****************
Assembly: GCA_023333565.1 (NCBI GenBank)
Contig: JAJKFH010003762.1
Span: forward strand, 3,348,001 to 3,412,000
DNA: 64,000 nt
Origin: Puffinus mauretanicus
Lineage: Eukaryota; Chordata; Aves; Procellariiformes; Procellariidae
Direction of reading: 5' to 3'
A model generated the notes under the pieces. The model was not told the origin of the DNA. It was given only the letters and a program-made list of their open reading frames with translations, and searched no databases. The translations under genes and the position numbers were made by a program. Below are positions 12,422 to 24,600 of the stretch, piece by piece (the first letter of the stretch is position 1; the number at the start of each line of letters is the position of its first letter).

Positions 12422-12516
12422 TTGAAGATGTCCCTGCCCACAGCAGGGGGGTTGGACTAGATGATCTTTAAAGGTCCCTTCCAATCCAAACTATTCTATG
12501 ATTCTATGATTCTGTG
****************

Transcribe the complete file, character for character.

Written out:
Assembly: GCA_023333565.1 (NCBI GenBank)
Contig: JAJKFH010003762.1
Span: forward strand, 3,348,001 to 3,412,000
DNA: 64,000 nt
Origin: Puffinus mauretanicus
Lineage: Eukaryota; Chordata; Aves; Procellariiformes; Procellariidae
Direction of reading: 5' to 3'
A model generated the notes under the pieces. The model was not told the origin of the DNA. It was given only the letters and a program-made list of their open reading frames with translations, and searched no databases. The translations under genes and the position numbers were made by a program. Below are positions 12,422 to 24,600 of the stretch, piece by piece (the first letter of the stretch is position 1; the number at the start of each line of letters is the position of its first letter).

Positions 12422-12516
12422 TTGAAGATGTCCCTGCCCACAGCAGGGGGGTTGGACTAGATGATCTTTAAAGGTCCCTTCCAATCCAAACTATTCTATG
12501 ATTCTATGATTCTGTG